Die Size (mm^2) 295 147 90
90

Transistors
3.1 3.2 3.3
(millions)

External or I/O
5 3.3 (STD) / 3.52 (VRE)
Voltage (V)

Internal or Core
5 3.3 (STD) / 3.52 (VRE)
Voltage, Power Voltage (V)
and Cooling Power
SMM
Management

Cooling
Passive or active heat sink
Requirements

Packaging Style 273-Pin PGA 296-Pin SPGA


Packaging Motherboard
Socket 4 Socket 5, Socket 7 Socket 7
Interface
Data Bus Width
64
(bits)

Maximum Data
Bus Bandwidth 457.8 508.6 381.5 457.8 508.6 457.8 508.6 457.8 508.6 508.6
(Mbytes/sec)

Address Bus
32
Width (bits)

Maximum
External Addressable 4 GB
Architecture Memory

Level 2 Cache
Motherboard
Type

Level 2 Cache
Usually 256 KB - 512 KB
Size

Level 2 Cache
Same as Memory Bus
Bus Speed

Multiprocessing Dual (SMP) with Compatible Motherboard

Instruction Set x86 plus Pentium Extensions

MMX Support No
Internal Processor
Architecture Real, Protected, Virtual Real
Modes

x86 Execution
Native
Method

Internal Register Size


32
Components (bits)

Pipeline Depth
5
(stages)

Level 1 Cache
8 KB Data, 8 KB Instruction
Size

Level 1 Cache
2-Way Set Associative
Mapping

Level 1 Cache
Write-Through (Data and Instruction), Write-Back (Data Only)
Write Policy

Integer Units 2

Floating Point
Unit / Math Integrated
Coprocessor

Instruction
1
Decoders

Branch
Prediction
256 entries / 80%
Buffer Size /
Accuracy

Write Buffers 2
Performance
Enhancing --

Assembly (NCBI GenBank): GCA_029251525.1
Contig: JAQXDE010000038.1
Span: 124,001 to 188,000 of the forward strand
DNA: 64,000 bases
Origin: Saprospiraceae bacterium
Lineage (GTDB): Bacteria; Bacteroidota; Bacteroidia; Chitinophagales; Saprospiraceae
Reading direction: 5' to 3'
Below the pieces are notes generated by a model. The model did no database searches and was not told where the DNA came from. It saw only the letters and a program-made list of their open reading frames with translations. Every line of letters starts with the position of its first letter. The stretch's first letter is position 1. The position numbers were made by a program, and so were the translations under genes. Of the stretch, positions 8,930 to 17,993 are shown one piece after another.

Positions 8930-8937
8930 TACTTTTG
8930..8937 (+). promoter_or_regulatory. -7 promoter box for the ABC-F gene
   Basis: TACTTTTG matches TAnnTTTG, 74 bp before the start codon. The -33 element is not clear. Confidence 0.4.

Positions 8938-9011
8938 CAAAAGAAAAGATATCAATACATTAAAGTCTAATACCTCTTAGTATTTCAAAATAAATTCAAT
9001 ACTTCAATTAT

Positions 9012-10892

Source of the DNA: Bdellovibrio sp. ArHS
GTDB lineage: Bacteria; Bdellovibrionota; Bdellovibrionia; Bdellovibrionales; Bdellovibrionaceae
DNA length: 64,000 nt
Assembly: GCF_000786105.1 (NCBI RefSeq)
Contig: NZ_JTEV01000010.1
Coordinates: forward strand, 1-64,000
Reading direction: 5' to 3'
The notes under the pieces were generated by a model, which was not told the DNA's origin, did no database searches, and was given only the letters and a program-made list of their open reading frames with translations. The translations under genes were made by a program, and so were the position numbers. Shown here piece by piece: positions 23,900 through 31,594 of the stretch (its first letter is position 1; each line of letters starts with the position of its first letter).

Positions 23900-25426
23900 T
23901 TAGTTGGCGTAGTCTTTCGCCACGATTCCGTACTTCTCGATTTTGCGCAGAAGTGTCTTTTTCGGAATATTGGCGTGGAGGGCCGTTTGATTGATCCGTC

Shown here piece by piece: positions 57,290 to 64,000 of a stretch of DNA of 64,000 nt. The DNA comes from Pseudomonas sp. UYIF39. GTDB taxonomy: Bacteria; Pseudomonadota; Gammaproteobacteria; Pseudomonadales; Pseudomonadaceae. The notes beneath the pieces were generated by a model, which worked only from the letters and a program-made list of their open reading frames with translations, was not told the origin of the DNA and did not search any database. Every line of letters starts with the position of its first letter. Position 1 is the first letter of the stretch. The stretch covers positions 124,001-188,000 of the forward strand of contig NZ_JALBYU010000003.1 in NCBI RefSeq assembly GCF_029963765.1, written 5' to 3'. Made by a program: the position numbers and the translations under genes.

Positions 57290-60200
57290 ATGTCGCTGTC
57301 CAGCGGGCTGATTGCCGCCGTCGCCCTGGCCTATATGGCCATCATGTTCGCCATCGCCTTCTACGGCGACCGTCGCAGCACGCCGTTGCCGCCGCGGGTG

Features

The fifth generation of processors saw several changes from earlier CPU families, and
several trends continue as well. Chips continued to get faster and faster, and architectural
changes were made to increase overall system speed as well. AMD and Cyrix developed their
own compatible processors instead of just trying to clone Intel's, leading to more variety and
choice in the marketplace. The Pentium and the compatibles that followed it opened up the
world of computers for millions of users and propelled computing to the next level.

Processor Families
This section provides detailed technical information about all the major processor families
used on PC-compatible computers. It covers every major x86 processor on the market, from
the first Intel 8088 used in the original IBM PC, to the latest released hot chips. The
processors here are grouped by "families", where I consider a family of processors to be a
group of processors that vary only in clock speed, not in architecture (with a couple of
possible minor exceptions to keep the section from getting too large).

I organize this section by processor "generation". Which generation a processor belongs to